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I'm relatively new to electronics and I'm trying to make a boost converter for a nixie tube watch that runs off of 3v.

I'm pretty sure that the most current that will be drawn is about 70mA. I'm not sure how to choose what components I need for it.

schematic

simulate this circuit – Schematic created using CircuitLab

The duty cycle will be provided by an atmega328p. If there's any other information that you need please let me know, any help would be appreciated.

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  • \$\begingroup\$ Is it 70 mA at 170 V output? \$\endgroup\$ – Ale..chenski Nov 23 '18 at 5:21
  • \$\begingroup\$ I think that's total. The 170v goes to two 74141 transistors that draw 25mA each and they both output to a nixie tube which has a current draw of 1mA each \$\endgroup\$ – Some guy Nov 23 '18 at 5:42
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As Wouter has already mentioned, the current drawn on the high-voltage rail will be far less than 70 mA.

I have built nixie clocks with a 160V HV rail and the power supply is only capable of 20 mA, which is more than sufficient for 6 tubes + 4 glim bulbs.

For completeness, here's a schematic of the 555-based boost convertor: Nixie clock step-up

Taken from this Belgian project.

If you want to use it, you only need to have a regular step up (3 to 9 volts), and you wouldn't need the ATmega's PWM (the power supply is an independent unit, only the ENABLE pin needs control).

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This is not an answer to your question, but it has implicatipons on your design (and I can't put pictures in a comment).

A 74141 is not a transistor, it is a decoder + open-collector driver. The 25 mA drawn by the 74141 is from its VCC supply. (last row in the table)

enter image description here

The VCC is ~ 5V, so you don't need to design your 120V to supply it.

enter image description here

Your load on the 120V will be pretty much only what your Nixies draw.

PS designing with a nice capacitor charged to 120V is not something I would recommend to a beginner. Or are you in for a Darwin award?

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  • \$\begingroup\$ So, the OP needs just about 8 mA total on high side. This certainly changes all considerations. It was 40+ years ago when I was playing with clocks and Nixie tubes, lost a bit of number sense here...a simple small 50-Hz AC-AC transformer did the job, I recall no problems then. \$\endgroup\$ – Ale..chenski Nov 23 '18 at 8:27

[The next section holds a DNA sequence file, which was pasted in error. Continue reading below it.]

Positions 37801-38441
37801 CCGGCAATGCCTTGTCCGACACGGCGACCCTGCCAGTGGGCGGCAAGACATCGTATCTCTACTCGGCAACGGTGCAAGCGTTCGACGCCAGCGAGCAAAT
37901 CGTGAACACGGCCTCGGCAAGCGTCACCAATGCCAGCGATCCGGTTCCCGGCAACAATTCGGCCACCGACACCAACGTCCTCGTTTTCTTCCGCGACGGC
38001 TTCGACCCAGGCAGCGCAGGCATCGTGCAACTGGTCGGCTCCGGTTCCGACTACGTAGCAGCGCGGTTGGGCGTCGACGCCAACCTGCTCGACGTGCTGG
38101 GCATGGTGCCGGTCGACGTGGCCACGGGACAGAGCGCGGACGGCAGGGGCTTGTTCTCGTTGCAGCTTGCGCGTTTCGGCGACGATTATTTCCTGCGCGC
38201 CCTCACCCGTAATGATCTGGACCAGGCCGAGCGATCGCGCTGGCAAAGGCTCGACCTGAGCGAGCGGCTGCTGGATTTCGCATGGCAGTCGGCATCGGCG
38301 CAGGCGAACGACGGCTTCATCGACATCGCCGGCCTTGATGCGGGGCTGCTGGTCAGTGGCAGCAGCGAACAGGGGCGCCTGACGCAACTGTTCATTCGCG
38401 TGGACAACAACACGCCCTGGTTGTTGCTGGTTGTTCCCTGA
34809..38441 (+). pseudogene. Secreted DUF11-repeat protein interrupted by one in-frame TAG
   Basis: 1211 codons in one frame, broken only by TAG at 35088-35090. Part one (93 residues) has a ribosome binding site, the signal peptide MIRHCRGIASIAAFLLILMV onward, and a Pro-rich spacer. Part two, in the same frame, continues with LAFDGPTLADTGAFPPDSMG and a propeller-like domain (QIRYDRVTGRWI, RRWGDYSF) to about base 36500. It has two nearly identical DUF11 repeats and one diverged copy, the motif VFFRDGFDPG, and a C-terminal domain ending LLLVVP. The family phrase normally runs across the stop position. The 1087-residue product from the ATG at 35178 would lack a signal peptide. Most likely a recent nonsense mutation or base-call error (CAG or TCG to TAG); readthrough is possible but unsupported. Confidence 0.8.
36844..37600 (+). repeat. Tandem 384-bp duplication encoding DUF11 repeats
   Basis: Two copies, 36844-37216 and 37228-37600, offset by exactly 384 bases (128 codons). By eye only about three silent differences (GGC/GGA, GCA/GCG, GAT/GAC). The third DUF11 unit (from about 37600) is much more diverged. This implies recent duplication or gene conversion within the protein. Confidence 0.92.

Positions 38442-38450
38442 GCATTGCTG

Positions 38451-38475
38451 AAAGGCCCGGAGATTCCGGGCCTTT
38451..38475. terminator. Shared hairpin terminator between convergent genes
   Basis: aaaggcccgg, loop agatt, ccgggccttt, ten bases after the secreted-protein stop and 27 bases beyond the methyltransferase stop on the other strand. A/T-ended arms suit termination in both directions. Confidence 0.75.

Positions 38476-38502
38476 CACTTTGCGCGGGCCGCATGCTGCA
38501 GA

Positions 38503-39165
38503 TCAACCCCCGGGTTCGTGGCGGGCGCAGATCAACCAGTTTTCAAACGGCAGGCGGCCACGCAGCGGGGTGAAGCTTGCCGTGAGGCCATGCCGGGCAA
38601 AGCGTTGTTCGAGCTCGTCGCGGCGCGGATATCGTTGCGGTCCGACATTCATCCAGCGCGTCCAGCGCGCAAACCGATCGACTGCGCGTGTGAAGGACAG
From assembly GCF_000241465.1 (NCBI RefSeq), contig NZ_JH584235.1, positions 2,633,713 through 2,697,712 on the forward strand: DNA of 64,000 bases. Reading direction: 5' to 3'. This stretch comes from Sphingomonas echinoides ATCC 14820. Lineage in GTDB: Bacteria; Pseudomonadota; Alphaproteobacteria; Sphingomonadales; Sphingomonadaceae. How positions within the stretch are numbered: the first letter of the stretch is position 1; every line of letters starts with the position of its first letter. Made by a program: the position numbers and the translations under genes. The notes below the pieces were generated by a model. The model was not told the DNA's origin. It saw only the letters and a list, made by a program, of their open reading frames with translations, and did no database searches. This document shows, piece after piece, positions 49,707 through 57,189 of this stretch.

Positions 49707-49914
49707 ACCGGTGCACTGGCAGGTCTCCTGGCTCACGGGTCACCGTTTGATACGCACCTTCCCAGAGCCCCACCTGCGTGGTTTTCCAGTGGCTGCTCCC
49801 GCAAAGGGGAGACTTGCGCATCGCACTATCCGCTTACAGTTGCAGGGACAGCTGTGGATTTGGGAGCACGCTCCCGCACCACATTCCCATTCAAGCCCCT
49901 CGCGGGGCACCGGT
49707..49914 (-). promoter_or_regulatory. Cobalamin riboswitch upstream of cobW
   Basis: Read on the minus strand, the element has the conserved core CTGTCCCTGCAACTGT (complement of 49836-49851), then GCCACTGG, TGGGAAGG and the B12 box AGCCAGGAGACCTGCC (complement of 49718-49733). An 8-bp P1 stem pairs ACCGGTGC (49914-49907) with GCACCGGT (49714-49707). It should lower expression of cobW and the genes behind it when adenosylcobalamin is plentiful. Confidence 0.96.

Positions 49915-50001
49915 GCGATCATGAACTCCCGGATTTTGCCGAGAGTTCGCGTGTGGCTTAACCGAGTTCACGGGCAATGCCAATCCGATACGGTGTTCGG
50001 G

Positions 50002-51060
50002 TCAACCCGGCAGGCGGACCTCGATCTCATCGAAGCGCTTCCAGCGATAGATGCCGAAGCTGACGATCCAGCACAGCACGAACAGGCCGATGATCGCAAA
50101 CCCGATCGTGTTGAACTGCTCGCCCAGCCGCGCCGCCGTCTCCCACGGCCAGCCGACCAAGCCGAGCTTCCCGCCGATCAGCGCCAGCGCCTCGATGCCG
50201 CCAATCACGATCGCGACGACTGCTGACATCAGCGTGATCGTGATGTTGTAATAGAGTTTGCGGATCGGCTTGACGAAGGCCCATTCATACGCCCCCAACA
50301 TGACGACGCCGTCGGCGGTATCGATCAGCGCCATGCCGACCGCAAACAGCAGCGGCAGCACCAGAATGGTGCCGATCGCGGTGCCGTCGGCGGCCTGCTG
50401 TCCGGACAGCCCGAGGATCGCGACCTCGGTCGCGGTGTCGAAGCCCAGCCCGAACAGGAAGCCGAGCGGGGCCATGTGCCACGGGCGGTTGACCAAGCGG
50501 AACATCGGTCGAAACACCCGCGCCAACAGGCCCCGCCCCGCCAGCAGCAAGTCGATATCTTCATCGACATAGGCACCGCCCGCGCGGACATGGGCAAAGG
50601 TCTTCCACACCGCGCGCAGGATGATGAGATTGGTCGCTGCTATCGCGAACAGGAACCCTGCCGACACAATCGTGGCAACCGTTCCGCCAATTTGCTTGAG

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Load of 70 mA at 170 V output is a 20-watt design. The area of SMPS converters design is somewhat sophisticated and requires some skills. For this range, especially with so low input voltage, the design will have challenges, and would require more than a transistor and diode, but a more advanced controller IC.

I would strongly advise to look into industrial offering of boost circuits, say, starting at Texas Instruments SELECTOR. Plug in your initial numbers, 3 Vin, 170 Vout at 0.07A, and you will have a selection of controllers that will be capable to get these parameters. The list will show only two basic parts, LM3478 and LM3488. Which already indicates a serious challenge.

Then try to use their automated DESIGNER to generate the entire design, which will offer a suitable selection of all components.

The result is unfortunate for you:

We're sorry, we could not find a solution to match these requirements for the following reason(s): Can't find suitable FET for the design. Try reducing load current

Attempt of use more general TI WebBench Designer evaluates maybe a hundred of controllers, but with the same result - can't do this. If TI can't find suitable FET for the design, there are little chances that you can.

I would say that you need to reconsider your design parameters, likely to use higher Vin, or more realistically evaluate the load current, or use a transformer-based converter topology with plain output rectifier.

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At 30 nanoHenry Inductance, at near 100% ontime, with 3 volts, what must the Inductor sustain?

I = 1/L * integral[ V(t) dT]

and with 0.03 uH and 1uSecond on-time (so we have a TIME number) and 3 volts, the current rises to

33/uH * integral (3 volts * 1uS)

or Current = 100 amps. With V = 3 volts, this is 300 watts peak, or 150 watts average (the current ramps up ideally in a smooth triangle).

How about 3uH, and run at 100KHz? That builds up at 1 amp/uSecond, or to 10 amps peak every 10uS. Does that support enough energy transfer?

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